Posts Tagged With: Roma

A Very Lengthy Tour of My Garden

DSC01182(First of all, don’t those clouds look like something from The Simpsons? HA!)

My garden is mostly planted and I am just so pleased with it!  Last year, I tried Square Foot Gardening for the first time and loved it.  I learned a few valuable lessons regarding over-crowding last year, and I think I made the right adjustments this year.  This is the straight-on view of my entire garden.  On the very left up against the fence is a new addition, an asparagus patch!

DSC01185Nothing to see yet, really.  Asparagus takes three years before you can harvest it, and then it grows prolifically as a perennial, apparently.  I’ve  never had asparagus straight out of a garden before, so that will be a real treat!

DSC01183Right next to the asparagus patch is something else that is new to my garden and my experience:  Raspberry bushes!  I planted two red bushes and one golden, just for funsies.  I doubt I’ll get a harvest this year, but hopefully next year?  I’ve never grown raspberries before, so I’m really not sure when I can expect to harvest.  I know my girls are going to be all over them, though!  They are berry-crazy!  (Ha ha)

DSC01184It’s alive!  The other two bushes just look like expensive sticks that some crazy person planted, but this one actually has a few leaves!  (Doesn’t take much to excite me…)

DSC01181Behind the raspberry bushes is a raised bed.  Last year I grew pickles, basil, beets, cilantro and two kinds of heirloom tomatoes in this bed.  They all did fairly well here, so I didn’t change much.  I planted basil, cilantro and cucumbers this year.  I have room for more, but haven’t decided what to put there yet.  I will probably put cherry tomatoes in there once my seedlings are ready for transplant.  I decided not to grow beets this year, even though they were lots of fun, because I pickled and canned them up, and no one ever ate them.  I also decided not to grow pickles, because it was too frustrating to me that there was never a batch ready at the same time for pickling.  This year I’m just going to order pickles, and that way I’ll get all my pickling done at once.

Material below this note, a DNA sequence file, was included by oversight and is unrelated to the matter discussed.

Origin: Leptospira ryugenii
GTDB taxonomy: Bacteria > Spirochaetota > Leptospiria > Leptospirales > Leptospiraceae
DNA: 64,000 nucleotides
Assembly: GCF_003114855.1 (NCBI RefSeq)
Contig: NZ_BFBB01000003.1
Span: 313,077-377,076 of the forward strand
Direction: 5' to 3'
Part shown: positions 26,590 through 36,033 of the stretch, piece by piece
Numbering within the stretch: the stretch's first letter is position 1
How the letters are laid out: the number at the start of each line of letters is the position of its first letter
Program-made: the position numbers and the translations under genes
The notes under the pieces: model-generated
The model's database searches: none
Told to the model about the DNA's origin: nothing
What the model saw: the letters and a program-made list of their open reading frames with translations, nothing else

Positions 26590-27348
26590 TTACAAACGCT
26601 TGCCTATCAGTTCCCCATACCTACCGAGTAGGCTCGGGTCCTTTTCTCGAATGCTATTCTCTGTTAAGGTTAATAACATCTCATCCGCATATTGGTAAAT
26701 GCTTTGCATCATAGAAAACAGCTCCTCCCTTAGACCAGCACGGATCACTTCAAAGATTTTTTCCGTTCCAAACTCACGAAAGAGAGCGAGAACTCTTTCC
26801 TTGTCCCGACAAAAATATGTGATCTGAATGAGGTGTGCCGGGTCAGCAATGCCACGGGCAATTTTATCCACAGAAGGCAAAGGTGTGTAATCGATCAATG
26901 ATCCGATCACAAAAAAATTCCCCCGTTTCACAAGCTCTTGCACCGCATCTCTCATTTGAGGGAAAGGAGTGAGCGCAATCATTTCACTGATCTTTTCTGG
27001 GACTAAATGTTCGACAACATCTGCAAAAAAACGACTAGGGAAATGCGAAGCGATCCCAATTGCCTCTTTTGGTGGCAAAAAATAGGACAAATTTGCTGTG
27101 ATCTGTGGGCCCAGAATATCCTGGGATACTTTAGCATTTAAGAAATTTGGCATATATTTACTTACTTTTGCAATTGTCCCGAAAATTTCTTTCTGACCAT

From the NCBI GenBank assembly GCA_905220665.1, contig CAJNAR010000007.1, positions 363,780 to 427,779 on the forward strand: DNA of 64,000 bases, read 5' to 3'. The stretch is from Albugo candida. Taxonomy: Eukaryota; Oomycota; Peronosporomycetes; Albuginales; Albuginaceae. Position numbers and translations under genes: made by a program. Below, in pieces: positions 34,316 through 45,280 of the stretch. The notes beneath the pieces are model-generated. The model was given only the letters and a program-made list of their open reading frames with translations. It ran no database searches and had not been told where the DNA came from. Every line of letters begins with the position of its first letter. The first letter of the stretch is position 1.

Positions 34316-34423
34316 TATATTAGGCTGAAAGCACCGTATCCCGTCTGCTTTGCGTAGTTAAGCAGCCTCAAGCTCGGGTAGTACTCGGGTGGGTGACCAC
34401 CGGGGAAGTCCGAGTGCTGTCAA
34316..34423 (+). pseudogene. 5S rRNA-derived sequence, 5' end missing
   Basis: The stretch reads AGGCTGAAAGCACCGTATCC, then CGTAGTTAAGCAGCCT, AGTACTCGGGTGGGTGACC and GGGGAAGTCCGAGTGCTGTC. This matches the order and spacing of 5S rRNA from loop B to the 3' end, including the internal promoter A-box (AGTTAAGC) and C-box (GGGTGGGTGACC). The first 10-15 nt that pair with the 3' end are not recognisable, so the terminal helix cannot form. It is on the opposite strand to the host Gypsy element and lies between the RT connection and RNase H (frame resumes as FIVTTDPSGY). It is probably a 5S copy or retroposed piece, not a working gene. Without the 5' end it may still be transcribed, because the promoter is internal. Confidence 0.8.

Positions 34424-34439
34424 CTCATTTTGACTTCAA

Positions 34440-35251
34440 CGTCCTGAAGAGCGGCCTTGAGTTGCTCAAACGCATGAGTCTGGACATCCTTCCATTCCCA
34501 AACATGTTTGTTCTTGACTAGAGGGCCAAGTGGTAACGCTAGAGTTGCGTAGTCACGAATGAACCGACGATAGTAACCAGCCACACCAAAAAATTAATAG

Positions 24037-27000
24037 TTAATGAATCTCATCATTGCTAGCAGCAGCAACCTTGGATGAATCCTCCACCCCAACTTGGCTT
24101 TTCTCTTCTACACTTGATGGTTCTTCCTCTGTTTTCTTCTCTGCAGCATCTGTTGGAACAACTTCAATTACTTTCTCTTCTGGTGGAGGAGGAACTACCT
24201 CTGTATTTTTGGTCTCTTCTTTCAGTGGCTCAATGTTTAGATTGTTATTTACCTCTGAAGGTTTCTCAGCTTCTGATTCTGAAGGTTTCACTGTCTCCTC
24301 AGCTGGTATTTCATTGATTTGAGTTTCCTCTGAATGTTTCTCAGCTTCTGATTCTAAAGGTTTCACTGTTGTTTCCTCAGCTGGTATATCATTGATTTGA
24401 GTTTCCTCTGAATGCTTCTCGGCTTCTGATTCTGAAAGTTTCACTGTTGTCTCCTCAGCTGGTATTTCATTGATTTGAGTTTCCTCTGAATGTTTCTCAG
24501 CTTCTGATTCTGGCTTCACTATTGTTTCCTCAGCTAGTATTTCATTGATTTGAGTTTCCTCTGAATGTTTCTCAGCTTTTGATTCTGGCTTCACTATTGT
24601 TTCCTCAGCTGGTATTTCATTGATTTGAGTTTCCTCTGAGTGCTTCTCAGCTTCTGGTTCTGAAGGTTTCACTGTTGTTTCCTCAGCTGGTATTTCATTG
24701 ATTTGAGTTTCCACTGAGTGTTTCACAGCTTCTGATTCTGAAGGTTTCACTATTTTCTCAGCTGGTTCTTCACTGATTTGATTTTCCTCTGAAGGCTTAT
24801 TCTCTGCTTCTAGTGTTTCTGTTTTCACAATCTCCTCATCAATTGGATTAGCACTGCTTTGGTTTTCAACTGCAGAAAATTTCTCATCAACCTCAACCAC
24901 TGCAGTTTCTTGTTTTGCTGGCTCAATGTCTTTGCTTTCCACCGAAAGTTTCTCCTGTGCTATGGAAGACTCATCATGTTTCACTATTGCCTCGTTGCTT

I took these pictures the same day that I took the chicken pictures, as is evident by Dagny’s outfit.  See my big helper?  (There used to be basil seeds in that square…I’m guessing that they aren’t there anymore…)

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I did start my basil this year from direct-sow seed.  I’ve never done that (successfully) with basil, so it wasn’t too surprising to me that most of them didn’t come up.  I ended up buying a healthy-looking plant just to guarantee I would get some basil this year.

DSC01187It looks like at least one seed worked, though!  This is definitely not a weed!  Exciting!

DSC01188I also started cilantro from seed, and there are three seedlings that sprouted!  Aren’t they so cute?  I will probably still buy a larger plant though, because it’s getting to be salsa season and I need cilantro, dang it!  On a related note, you probably already knew this, but I’m still a beginner in the gardening world and this was new information to me.  Did you know that coriander is actually the seeds from cilantro?  I’ll definitely be learning more about harvesting coriander once my cilantro goes to seed later this year and posting about it.  Interesting, isn’t it?

DSC01199The next raised bed, which was all corn last year, now is my lettuce bed.  I decided not to grow corn because I tried it three years in a row, and although I did finally get good corn last year, I just decided it’s cheap enough in season that I don’t need to waste space worrying over it.  So this year I planted Romaine, spinach and arugula, just like last year.  I still want to plant kale, as well, but haven’t gotten around to it yet.  I might have missed the window… not sure.